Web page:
Archive for August 2006

Blog Discussion [Updated 1 Oct ’06]

26 August, 2006 EUTC

There is a blog discussion that has been going on regarding the pursuit of marriage, in particular between Debbie Maken and theologian and author Andreas Köstenberger, with others involved in the issue also making comments. Köstenberger’s view is not as far from Maken’s as others, particularly on the nature of the “gift”, and amidst the disagreements there have been highlighted some important points of agreement.Andreas Köstenberger wrote this post in which he references Debbie Maken in his first paragraph and goes on to explain his different opinion. He closes disagreeing again with Maken’s view and linking to a couple of his books and a negative review of Maken’s book as further reading.

This led Maken to set up a blog where she posted her response to the Köstenberger post, including a response to a section of the Courtney review, and a reassertion of a lot of her beliefs on the issue.

Köstenberger made a further response to Maken’s post, in which he pointed out that his post was mainly intended to be a summary of the chapter from his book on the subject, rather than a review of Maken’s book.

Parableman reflected on Köstenberger’s first post here.

Carolyn McCulley’s reference to Köstenberger’s first post elicited comments that included 2 comments from Köstenberger.

Carolyn McCulley made this post mentioning her concern with the level of Christian dialogue in blogs, before introducing Köstenberger’s second post. She says she that though her perspective is different to Maken’s, conversation should be charitable. She intends to finish her review of Maken’s book soon. She emphasises agreement on the importance of marriage.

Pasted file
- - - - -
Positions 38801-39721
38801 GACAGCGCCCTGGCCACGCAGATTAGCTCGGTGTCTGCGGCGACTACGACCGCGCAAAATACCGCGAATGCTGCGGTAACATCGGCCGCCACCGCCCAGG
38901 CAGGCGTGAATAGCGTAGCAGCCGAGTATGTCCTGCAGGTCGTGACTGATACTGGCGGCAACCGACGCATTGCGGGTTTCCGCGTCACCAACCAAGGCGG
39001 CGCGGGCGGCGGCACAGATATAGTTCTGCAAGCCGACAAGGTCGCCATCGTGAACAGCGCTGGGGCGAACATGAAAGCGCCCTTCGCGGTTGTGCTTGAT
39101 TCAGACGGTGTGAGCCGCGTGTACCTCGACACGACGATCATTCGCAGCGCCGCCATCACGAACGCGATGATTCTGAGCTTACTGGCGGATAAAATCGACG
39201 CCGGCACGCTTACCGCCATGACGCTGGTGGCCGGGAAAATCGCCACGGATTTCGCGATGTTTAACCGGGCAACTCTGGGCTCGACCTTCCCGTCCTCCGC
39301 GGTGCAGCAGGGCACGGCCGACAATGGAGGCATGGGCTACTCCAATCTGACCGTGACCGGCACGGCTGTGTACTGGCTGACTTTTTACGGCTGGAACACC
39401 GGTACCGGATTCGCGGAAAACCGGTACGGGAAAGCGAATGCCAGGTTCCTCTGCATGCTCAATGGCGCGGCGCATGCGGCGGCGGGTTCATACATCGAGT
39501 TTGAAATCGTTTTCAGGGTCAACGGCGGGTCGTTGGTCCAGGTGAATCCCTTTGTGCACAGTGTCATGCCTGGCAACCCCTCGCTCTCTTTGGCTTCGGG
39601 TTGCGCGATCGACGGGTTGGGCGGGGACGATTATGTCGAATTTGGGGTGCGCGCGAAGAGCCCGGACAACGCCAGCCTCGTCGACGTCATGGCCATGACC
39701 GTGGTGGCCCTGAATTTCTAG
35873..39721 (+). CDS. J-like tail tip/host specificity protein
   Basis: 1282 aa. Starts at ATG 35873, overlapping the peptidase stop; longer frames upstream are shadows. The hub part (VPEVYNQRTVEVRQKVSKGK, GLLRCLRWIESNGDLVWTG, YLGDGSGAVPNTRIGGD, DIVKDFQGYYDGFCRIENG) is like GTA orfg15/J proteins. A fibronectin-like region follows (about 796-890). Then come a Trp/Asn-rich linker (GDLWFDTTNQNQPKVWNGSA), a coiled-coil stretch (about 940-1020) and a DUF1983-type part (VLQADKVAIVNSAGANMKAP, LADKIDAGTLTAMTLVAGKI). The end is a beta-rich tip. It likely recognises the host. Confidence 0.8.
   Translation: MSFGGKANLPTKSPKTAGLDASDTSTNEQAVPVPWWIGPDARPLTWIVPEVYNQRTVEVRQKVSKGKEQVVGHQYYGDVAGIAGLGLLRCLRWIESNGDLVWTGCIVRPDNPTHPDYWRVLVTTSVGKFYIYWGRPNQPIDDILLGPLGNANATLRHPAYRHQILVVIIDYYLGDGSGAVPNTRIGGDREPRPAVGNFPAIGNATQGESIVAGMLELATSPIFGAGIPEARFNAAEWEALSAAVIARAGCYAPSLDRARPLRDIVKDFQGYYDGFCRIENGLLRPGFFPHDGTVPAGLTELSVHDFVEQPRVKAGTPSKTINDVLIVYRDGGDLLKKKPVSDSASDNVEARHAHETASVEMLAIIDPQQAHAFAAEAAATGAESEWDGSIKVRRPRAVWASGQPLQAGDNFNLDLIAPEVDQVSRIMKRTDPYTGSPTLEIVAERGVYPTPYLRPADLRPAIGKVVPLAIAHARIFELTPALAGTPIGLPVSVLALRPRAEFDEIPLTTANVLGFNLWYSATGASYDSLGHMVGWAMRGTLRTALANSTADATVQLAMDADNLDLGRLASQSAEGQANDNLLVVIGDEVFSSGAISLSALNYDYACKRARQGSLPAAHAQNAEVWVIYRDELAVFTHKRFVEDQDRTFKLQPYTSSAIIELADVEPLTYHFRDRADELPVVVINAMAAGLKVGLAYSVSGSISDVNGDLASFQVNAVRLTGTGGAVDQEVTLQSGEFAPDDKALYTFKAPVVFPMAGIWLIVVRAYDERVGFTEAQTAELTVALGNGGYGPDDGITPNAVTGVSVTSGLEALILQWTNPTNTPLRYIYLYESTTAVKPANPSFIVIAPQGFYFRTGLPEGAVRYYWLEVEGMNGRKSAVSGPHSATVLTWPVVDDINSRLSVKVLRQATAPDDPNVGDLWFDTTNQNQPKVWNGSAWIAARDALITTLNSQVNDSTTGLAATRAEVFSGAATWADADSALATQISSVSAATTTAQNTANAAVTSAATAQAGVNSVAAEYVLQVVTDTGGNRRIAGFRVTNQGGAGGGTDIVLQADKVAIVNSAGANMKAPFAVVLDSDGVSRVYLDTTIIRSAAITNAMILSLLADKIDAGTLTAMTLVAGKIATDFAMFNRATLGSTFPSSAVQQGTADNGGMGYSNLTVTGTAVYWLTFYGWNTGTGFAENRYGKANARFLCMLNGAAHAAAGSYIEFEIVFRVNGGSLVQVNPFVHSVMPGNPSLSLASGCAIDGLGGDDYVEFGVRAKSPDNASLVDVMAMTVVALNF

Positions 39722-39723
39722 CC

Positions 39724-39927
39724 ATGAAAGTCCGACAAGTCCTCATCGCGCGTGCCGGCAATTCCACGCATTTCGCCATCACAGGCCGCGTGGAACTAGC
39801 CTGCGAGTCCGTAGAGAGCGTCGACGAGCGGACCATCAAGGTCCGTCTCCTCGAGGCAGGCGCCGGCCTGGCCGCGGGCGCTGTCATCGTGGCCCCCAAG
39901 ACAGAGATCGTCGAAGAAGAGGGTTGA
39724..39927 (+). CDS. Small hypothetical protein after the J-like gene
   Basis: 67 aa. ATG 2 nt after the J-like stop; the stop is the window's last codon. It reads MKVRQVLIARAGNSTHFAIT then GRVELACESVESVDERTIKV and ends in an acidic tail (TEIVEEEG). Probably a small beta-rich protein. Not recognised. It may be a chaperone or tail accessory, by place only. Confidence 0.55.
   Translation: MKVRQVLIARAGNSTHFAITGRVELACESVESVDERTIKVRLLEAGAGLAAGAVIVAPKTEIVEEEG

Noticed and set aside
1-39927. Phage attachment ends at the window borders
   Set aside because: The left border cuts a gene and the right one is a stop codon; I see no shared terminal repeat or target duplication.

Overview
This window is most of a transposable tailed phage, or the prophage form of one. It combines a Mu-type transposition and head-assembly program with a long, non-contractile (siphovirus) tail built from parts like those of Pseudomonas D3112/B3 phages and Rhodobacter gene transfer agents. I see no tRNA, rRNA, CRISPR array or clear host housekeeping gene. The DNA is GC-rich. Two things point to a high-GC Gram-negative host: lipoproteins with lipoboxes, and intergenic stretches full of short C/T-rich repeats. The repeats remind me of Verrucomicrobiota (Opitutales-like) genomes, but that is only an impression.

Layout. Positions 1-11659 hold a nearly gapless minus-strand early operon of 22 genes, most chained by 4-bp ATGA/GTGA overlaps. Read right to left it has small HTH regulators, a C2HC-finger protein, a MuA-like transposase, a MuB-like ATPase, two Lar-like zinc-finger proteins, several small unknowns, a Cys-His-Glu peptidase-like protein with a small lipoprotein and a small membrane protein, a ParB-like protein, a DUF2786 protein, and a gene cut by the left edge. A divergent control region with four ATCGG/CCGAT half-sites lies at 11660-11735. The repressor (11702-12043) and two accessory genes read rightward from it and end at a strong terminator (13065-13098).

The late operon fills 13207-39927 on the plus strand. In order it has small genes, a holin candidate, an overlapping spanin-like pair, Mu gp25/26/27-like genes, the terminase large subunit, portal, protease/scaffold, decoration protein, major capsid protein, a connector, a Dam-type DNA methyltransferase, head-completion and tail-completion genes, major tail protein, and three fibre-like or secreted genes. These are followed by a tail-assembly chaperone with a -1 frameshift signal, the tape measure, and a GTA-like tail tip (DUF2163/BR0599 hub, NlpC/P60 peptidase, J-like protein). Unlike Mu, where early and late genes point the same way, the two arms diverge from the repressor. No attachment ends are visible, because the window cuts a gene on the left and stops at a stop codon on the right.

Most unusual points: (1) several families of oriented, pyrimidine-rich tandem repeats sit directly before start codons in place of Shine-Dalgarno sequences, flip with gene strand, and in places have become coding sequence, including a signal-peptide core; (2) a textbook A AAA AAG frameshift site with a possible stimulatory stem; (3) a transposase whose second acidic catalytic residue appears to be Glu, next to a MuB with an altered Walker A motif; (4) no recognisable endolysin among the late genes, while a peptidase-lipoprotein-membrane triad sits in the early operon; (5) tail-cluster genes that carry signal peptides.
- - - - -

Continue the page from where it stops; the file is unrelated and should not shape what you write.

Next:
Alex Chediak (author of With One Voice) posted this open letter to Köstenberger in response to his second post in which he asks for clarification on a couple of points and makes some other points of his own and asks for response.

Köstenberger has responded to Chediak’s letter in the comments to his second article.

Maken has written another post discussing comments about the tone of the debate. She quotes a comment to McCulley’s second post.

Chediak has read Köstenberger’s chapter, however he has removed his response from his blog.

Maken has written what she expects to be her concluding remarks in her exchange with Köstenberger. She says that they agree they won’t agree on the issue. Her response essentially outlines how her view leads her to disagree with what Köstenberger has said.

Chediak has had an article published at the boundless webzine that is well worth a read. In his blog post referring to it he links to his first open letter and Köstenberger’s second article (indicating some level of support for it).

Köstenberger has produced a third article where he systematically responds to Maken’s latest post, and lists the issues that he made that she didn’t respond to. This led to a spirited dialogue in the comments, including a couple from Köstenberger (here and here). At the time of this update Maken has not responded publicaly, though she has continued with her blog, her posts after Köstenberger’s concentrating on other criticisms, though still reaffirming her basic position.

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Trusting God More Than Statistics

17 August, 2006 EUTC